Asphalt Orchestra made its world debut at Lincoln Center last night to the thrill of a large crowd gathered in front of Alice Tully Hall. It was quite a sight to see people gathered at the amphitheater at the northeast corner of Broadway and West 65th Street, wondering exactly where the avant-garde marching band would make its entrance.

It was quite a pleasant shock to realize that Asphalt would be emerging from the depths of the NYC subway system, marching up the stairs of the 66th Street station on the No. 1 line.

The band kicked off the performance with the world premiere of “Carlton,” a snappy number Stew and Heidi Rodewald of Passing Strange fame. The title, Heidi said at last night’s show, is the name of a cab driver in Jamaica. Here’s a video excerpt of their piece:

The Asphalt fun continues every night at 7 o’clock through Sunday, starting at a different location on the Lincoln Center campus. See the schedule and more photos after the jump.

And oh, yeah, the Dave Brubeck Quartet (with special guest Simon Shaheen) and Amir ElSaffar‘s Two Rivers Large Ensemble really kicked out the jams later last night. But more about that later!

Continue reading

Asphalt Orchestra today: On the radio at 2, in person at Lincoln Center at 7

Ken Thomson plays saxophone in Asphalt Orchestra.

Ken Thomson, who's making his debut tonight with Asphalt Orchestra.

Asphalt Orchestra, the avant-garde marching band organized by Bang on a Can, makes its debut performance at Lincoln Center Out of Doors tonight at 7 o’clock. But if you can’t wait to hear this amazing new band, you can get an advance taste by tuning in to John Schaefer’s Soundcheck show on WNYC-FM (93.9 on the air, or on the web here).

Ken Thomson, a longtime Bang on a Can collaborator and one of Asphalt’s saxophone players, has been rehearsing 8-10 hours a day for tonight’s premiere. Ken, who’s also a driving force behind the band Gutbucket, gave Will You Miss Me When I’m Gone? his take on the Asphalt project:

“I’m enjoying this process so much with the band.  Great musicians and cool people; working with [choreographer] Susan Marshall is amazing… we’re  really psyched to give this a whirl tonight.  I really feel like every night will be an adventure.  Oh, and for a preview, check us  out on Soundcheck!”asphalt_orchestra_logo-2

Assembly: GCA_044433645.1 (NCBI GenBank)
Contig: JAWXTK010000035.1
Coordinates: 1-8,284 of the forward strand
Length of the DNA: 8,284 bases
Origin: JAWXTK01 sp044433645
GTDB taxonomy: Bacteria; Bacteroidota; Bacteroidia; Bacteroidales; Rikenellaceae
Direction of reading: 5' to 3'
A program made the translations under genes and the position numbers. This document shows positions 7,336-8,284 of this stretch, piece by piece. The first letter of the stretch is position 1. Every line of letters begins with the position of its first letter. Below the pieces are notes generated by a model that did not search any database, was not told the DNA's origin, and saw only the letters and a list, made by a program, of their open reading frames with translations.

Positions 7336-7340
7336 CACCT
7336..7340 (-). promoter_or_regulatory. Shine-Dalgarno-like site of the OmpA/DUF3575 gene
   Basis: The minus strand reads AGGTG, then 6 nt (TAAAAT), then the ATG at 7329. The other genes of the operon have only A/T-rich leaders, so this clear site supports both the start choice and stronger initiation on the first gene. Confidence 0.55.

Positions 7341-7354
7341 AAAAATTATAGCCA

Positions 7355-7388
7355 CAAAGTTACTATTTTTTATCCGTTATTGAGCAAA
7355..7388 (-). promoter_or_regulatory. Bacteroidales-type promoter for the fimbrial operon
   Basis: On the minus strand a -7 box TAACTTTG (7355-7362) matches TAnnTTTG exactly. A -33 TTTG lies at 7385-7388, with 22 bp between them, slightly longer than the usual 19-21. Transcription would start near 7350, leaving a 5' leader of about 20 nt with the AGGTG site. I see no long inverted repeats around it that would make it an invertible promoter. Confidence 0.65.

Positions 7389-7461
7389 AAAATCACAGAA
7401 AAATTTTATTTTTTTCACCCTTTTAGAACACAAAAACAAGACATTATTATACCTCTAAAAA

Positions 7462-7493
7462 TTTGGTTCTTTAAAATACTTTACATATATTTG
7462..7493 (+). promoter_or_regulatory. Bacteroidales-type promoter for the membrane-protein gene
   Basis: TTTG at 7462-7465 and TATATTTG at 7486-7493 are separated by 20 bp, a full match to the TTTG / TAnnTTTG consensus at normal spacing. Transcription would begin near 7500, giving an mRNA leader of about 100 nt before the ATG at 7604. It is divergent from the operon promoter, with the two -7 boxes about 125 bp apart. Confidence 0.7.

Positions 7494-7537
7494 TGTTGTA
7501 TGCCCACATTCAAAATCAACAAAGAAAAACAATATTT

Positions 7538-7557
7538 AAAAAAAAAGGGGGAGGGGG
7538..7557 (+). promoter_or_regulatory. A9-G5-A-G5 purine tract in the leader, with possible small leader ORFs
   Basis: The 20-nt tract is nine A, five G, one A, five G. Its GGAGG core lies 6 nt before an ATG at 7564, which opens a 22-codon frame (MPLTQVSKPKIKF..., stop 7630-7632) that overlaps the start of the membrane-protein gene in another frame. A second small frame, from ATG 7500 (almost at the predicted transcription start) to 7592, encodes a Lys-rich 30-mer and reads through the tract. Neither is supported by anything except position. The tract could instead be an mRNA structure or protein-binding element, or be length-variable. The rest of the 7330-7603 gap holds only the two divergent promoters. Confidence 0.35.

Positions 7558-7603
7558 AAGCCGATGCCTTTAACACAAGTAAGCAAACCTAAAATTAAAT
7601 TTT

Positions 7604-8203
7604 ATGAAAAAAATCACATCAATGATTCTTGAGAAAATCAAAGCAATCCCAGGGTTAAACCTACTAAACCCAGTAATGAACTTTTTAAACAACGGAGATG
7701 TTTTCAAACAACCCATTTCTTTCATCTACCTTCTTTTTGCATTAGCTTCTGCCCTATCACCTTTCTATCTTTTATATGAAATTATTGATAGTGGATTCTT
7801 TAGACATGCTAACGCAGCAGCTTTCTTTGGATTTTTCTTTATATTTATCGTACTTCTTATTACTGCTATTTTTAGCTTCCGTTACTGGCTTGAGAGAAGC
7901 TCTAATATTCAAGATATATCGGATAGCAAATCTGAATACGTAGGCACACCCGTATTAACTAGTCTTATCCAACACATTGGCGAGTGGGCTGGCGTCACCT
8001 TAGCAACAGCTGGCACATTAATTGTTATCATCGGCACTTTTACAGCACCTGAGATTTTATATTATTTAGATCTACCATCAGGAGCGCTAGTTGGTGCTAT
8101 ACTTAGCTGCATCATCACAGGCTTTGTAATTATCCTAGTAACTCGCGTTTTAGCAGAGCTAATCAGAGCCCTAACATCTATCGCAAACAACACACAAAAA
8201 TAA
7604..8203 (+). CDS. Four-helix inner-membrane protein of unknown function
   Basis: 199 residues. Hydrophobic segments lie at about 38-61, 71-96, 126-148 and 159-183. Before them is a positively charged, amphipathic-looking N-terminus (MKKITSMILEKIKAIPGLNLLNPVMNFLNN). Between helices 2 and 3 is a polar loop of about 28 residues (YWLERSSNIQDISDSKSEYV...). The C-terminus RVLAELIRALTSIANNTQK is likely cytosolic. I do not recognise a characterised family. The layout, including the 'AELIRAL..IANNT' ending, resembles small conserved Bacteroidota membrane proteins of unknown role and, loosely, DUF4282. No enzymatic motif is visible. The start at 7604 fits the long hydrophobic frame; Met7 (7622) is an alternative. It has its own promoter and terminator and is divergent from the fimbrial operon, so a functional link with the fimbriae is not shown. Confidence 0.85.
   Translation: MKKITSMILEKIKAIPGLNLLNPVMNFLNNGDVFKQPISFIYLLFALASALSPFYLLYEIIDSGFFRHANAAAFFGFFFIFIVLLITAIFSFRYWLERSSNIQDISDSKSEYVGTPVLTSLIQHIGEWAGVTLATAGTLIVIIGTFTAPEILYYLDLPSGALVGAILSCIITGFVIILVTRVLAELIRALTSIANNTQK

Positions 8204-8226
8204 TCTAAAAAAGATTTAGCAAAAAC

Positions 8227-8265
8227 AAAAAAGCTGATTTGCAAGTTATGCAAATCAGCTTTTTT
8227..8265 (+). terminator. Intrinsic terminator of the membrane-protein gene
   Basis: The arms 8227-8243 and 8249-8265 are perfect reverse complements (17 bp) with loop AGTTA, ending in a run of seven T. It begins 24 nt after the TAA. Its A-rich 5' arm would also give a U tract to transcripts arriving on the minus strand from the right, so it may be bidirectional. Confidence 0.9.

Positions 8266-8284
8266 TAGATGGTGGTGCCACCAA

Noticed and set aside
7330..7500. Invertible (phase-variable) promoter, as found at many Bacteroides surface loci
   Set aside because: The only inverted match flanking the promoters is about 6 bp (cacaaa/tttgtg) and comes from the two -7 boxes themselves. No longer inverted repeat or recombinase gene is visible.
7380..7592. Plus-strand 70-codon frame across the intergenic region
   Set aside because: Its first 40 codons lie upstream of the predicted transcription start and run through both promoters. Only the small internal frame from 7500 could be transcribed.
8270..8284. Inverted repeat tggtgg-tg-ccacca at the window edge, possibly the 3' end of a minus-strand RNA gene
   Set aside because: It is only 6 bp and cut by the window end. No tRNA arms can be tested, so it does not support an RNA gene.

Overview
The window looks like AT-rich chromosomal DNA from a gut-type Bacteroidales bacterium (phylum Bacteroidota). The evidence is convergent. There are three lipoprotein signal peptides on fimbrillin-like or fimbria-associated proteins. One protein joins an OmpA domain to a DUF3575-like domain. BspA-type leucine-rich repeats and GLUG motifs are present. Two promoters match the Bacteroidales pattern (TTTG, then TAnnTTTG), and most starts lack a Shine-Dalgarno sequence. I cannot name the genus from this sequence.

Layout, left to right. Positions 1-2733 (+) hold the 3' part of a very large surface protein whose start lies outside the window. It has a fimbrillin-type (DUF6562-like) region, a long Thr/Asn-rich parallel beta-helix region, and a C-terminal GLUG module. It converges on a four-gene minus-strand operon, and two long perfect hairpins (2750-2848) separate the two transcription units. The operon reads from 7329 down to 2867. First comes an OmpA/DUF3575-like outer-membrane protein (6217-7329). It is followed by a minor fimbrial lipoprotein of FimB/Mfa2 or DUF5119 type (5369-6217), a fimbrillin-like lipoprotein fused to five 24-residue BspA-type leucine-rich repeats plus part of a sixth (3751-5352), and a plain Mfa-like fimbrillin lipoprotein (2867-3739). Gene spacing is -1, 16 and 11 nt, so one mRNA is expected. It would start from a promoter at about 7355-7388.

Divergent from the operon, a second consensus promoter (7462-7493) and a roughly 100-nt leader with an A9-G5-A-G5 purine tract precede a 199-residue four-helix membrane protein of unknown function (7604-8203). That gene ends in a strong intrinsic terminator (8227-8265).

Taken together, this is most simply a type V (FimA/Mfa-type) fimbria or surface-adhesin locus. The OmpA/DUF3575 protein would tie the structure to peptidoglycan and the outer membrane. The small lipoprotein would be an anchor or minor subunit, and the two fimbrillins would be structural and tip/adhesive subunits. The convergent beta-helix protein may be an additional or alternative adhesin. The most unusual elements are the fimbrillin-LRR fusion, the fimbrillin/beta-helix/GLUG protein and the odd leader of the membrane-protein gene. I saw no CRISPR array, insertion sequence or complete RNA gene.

Asphalt Orchestra performs from 7-7:30 p.m. nightly through Sunday at various locations around the Lincoln Center campus. Tonight’s show is at Broadway Plaza, the new amphitheater in front of Alice Tully Hall at Broadway and West 65th Street. For locations of all Asphalt Orchestra’s Lincoln Center performances, click here.

Be seeing you!

Asphalt paves the way tomorrow night

The co-conspirators in Asphalt Orchestra, which makes its world premiere at Lincoln Center Out of Doors tomorrow.

The co-conspirators in Asphalt Orchestra.

As Will You Miss Me When I’m Gone? has been telling you, Asphalt Orchestra is makes its world premiere performance tomorrow night, the opening night of the Lincoln Center Out of Doors free music festival.

The off-kilter marching band has lots of interesting music on the program, but I’m particularly excited about the world premiere of a piece composed for the group by Stew and Heidi Rodewald, bandmates in The Negro Problem and the creative team behind the musical Passing Strange.

The New York Times did a piece on Stew and Heidi the other day that touched on their work for Asphalt Orchestra:

“These are not musicians who follow the rules,” said Bill Bragin, director of public programming at Lincoln Center, explaining their approach to music and hence their appeal.

The work that they created for the opening of the festival, “Carlton,” is an instrumental piece that Ms. Rodewald described recently in a phone interview from her home in Brooklyn as “pretty marching band-ish.” The work is part of the debut performance by the Asphalt Orchestra, an avant-garde marching band that is an outgrowth of the Bang on a Can music collective. The show, which will be performed on Wednesday and on Aug. 9, will be something of a spectacle, with contemporary dance choreography by Susan Marshall and costumes designed by Elizabeth Hope Clancy.

The iconoclastic Bang on a Can ensemble will perform other new works by Tyondai Braxton (of Battles) and Balkan legend Goran Bregovic, plus explosive arrangements of songs by Bjork, Meshuggah, Charles Mingus, Conlon Nancarrow, and Frank Zappa. The group comprises some amazing players around,  featuring Jessica Schmitz (piccolo), Ken Thomson, Peter Hess, Alex Hamlin (saxophones), Steph Richards, Shane Endsley (trumpets), Alan Ferber, Jen Baker (trombones), Ken Bentley (sousaphone), Yuri Yamashita, Sunny Jain, Nick Jenkins (percussion).

Click here for my previous post about Asphalt Orchestra, which includes a rehearsal video.

Of course the Asphalt Orchestra presentation is just one of dozens of amazing performances that will be taking place in the outdoor spaces of Lincoln Center through Aug. 23. Everything is free and no tickets are required. Click here for the full schedule.